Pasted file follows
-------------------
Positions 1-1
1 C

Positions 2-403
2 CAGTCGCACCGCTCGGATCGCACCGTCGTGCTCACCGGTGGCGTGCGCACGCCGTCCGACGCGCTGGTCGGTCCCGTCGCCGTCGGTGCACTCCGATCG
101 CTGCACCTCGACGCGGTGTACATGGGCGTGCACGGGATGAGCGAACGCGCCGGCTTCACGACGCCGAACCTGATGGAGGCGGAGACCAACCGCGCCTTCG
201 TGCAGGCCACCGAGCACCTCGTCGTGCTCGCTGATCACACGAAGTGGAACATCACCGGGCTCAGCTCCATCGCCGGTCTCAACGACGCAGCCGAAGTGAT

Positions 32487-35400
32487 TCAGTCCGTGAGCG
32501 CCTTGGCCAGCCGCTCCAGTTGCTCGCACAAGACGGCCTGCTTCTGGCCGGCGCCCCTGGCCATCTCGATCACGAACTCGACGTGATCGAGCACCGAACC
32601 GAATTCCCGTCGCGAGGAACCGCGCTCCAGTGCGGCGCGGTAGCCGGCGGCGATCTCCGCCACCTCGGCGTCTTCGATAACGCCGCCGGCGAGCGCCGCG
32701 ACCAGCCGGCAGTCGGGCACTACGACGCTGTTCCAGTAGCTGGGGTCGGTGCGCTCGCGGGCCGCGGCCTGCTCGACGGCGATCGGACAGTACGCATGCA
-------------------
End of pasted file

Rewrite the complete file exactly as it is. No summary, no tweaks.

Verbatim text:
Positions 1-1
1 C

Positions 2-403
2 CAGTCGCACCGCTCGGATCGCACCGTCGTGCTCACCGGTGGCGTGCGCACGCCGTCCGACGCGCTGGTCGGTCCCGTCGCCGTCGGTGCACTCCGATCG
101 CTGCACCTCGACGCGGTGTACATGGGCGTGCACGGGATGAGCGAACGCGCCGGCTTCACGACGCCGAACCTGATGGAGGCGGAGACCAACCGCGCCTTCG
201 TGCAGGCCACCGAGCACCTCGTCGTGCTCGCTGATCACACGAAGTGGAACATCACCGGGCTCAGCTCCATCGCCGGTCTCAACGACGCAGCCGAAGTGAT

Positions 32487-35400
32487 TCAGTCCGTGAGCG
32501 CCTTGGCCAGCCGCTCCAGTTGCTCGCACAAGACGGCCTGCTTCTGGCCGGCGCCCCTGGCCATCTCGATCACGAACTCGACGTGATCGAGCACCGAACC
32601 GAATTCCCGTCGCGAGGAACCGCGCTCCAGTGCGGCGCGGTAGCCGGCGGCGATCTCCGCCACCTCGGCGTCTTCGATAACGCCGCCGGCGAGCGCCGCG
32701 ACCAGCCGGCAGTCGGGCACTACGACGCTGTTCCAGTAGCTGGGGTCGGTGCGCTCGCGGGCCGCGGCCTGCTCGACGGCGATCGGACAGTACGCATGCA